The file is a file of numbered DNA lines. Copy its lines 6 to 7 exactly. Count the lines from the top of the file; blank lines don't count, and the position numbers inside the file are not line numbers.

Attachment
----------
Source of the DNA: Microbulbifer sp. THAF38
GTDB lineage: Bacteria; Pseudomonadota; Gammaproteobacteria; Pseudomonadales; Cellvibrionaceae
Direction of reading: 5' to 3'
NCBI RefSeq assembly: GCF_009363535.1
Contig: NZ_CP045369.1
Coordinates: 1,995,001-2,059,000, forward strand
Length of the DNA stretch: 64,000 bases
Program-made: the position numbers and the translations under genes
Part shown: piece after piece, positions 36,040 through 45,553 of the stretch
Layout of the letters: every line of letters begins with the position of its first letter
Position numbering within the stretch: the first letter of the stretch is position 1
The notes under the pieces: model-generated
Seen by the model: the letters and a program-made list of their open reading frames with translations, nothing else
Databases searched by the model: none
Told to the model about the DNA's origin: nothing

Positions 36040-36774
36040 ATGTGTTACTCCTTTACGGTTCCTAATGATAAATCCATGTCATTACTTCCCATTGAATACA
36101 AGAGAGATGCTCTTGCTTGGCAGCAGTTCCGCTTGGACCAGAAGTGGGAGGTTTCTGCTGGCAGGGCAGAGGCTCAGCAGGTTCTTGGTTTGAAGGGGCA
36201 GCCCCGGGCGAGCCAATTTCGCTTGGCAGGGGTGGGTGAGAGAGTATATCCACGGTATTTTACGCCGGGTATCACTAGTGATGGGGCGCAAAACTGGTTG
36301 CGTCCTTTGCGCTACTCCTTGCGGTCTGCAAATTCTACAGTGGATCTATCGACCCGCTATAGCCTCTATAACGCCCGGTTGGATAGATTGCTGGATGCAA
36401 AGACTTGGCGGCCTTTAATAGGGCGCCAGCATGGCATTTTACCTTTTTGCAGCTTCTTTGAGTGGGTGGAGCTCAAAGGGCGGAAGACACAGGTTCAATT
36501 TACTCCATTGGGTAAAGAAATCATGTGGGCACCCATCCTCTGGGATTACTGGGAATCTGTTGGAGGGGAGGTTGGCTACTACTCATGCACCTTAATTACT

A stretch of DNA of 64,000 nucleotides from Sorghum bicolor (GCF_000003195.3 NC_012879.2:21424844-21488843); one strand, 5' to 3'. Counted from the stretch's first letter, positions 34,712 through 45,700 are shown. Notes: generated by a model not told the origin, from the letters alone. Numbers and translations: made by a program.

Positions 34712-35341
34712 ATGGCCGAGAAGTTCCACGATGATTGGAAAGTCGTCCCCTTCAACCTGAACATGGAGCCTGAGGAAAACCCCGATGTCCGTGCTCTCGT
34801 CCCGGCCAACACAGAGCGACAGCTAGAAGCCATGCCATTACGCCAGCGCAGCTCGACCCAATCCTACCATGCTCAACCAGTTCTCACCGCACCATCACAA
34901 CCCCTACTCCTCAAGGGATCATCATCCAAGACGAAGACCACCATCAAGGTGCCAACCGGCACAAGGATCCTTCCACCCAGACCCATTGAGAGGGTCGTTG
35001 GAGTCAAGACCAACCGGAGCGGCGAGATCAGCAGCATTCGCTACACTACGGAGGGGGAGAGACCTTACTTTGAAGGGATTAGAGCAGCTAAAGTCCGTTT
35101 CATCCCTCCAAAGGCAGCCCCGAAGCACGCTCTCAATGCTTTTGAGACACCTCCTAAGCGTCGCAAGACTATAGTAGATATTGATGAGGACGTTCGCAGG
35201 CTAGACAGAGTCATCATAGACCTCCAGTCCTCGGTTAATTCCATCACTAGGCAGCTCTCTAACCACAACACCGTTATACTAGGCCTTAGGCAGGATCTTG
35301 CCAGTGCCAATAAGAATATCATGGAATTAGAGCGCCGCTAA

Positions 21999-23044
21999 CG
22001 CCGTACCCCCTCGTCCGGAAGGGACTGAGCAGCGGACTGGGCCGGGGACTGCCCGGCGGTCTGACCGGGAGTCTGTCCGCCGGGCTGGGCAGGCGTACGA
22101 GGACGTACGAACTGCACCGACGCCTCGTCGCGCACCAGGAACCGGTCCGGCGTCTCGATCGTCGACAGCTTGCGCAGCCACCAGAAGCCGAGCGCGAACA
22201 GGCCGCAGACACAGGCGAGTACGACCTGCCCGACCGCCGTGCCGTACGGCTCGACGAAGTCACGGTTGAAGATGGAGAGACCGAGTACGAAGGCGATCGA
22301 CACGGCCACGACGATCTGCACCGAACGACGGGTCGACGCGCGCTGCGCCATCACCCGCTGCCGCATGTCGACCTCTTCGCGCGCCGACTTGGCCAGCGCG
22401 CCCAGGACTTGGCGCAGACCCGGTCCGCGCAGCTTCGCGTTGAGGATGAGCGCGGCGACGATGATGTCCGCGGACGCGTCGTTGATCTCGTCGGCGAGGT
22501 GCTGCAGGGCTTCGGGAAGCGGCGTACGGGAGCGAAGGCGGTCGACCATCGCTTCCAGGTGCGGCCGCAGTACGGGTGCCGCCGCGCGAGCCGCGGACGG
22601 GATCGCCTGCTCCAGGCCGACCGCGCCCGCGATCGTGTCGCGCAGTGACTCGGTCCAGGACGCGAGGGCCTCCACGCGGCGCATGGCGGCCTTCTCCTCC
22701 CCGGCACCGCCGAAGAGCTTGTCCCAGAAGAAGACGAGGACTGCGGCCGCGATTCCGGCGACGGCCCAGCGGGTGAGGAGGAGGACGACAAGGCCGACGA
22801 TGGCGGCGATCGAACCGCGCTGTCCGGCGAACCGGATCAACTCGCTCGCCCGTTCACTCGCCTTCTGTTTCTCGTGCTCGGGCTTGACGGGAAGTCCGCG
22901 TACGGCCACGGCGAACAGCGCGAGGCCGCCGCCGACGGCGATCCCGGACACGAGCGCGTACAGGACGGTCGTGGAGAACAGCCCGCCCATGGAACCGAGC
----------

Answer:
Coordinates: 1,995,001-2,059,000, forward strand
Length of the DNA stretch: 64,000 bases